Distraction, distrust, enemies, and selfishness: social liabilities at work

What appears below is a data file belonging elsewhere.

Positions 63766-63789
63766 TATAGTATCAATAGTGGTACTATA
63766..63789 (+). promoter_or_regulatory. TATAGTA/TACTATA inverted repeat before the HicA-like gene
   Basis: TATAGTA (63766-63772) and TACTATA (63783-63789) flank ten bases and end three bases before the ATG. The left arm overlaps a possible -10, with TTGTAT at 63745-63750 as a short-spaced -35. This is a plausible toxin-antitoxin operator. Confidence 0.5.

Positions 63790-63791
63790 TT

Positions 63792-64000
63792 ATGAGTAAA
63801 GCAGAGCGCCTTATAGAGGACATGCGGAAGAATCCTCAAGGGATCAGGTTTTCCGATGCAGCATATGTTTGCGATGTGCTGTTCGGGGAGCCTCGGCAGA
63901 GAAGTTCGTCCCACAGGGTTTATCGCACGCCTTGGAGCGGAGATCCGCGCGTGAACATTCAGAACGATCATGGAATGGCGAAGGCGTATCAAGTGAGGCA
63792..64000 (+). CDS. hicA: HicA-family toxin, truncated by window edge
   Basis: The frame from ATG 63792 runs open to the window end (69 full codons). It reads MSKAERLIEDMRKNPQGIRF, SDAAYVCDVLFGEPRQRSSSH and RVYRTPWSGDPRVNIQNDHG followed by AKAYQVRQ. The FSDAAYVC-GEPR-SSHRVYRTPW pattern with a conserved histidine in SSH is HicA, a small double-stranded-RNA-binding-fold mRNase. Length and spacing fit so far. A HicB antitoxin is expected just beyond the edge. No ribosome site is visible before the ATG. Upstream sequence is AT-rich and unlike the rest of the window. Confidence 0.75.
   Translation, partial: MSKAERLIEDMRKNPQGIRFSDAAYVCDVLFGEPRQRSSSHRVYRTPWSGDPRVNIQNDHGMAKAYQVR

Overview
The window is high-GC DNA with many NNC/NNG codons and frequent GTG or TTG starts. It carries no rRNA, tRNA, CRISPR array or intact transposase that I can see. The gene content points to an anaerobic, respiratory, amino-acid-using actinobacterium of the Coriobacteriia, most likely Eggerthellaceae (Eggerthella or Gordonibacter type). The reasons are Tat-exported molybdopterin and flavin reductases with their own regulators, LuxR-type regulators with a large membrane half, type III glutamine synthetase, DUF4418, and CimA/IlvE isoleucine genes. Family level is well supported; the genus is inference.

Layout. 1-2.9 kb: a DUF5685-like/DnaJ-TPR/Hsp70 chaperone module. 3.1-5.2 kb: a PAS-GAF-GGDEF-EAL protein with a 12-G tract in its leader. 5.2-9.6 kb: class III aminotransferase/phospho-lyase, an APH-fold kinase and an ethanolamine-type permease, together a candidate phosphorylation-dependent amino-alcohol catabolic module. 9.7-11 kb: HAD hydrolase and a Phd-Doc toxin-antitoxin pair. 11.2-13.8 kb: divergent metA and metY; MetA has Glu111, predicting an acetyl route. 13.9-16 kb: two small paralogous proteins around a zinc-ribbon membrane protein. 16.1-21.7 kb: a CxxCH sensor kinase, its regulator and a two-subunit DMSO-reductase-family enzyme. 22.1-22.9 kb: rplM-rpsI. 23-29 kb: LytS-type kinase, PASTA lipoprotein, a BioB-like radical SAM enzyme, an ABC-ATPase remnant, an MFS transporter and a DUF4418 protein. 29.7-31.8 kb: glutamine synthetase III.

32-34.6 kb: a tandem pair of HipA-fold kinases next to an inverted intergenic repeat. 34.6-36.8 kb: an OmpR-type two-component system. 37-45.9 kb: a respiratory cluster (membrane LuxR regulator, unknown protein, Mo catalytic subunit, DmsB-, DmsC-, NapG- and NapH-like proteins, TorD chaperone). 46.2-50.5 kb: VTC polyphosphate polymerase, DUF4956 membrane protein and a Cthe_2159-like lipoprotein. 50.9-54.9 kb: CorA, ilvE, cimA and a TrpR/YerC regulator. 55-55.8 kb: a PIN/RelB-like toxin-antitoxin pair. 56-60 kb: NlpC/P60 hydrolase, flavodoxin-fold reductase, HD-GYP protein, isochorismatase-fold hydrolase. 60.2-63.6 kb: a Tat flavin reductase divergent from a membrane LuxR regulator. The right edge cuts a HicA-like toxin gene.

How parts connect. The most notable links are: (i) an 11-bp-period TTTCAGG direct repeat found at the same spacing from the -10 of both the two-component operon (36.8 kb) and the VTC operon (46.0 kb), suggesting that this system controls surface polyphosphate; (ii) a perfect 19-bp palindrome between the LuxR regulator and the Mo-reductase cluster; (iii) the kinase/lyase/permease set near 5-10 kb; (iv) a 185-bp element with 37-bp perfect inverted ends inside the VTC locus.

Aim We propose a higher order construct termed Employee Social Liability (ESL), incorporating four clusters of employee “bad” behaviour and integrating them under a common latent variable. The key contribution of this paper is to create, describe and validate a measure of ESL to aid in the study of negative relationships at work. Design To develop our measure of social liability, we conducted a series of linked, qualitative and quantitative studies. The overall research design being mixed-methods. Method Study 1 focused on generating a pool of potential items to measure the theorised four dimensions of the social liability construct. Study 2 utilised a Q-sort process to systematically reduce this item pool. Study 3 refined this reduced pool of items by analysing their factor structure and other psychometric properties in order to examine their measurement of employee behaviour as it contributes to employee social liabilities. 1000 participants completed an online questionnaire containing the 42 items retained from the previous two studies along with measures of other aspects of work and also individual differences including deviant work behaviours, personality and EQ. Validation of the measure and the dimensionality of the social liability items was undertaken by estimating a series confirmatory factor analysis models using AMOS (V22). This final study also examined the nomological network of ESL with these other variables. Results We provide empirical evidence that ESL represents a higher-order construct incorporating four categories of employee bad behaviour in the domains of 1) experiencing distrust, 2) lack of cooperation, 3) social demand, and 4) negative relationships. Finally we provide a nomological network for the ESL construct. Conclusion We provide initial evidence that the negative relational constructs distrust, lack of reciprocity, negative interactions and distraction have a common core labelled Employee Social Liabilities. Further we provide evidence that ESL can be measured and that it is related to one’s own bad workplace behaviours, low emotional intelligence and inversely to having supportive colleagues. We anticipate that this measure will prove useful to the study of behaviour at work, and will facilitate further empirical research into this important area of enquiry.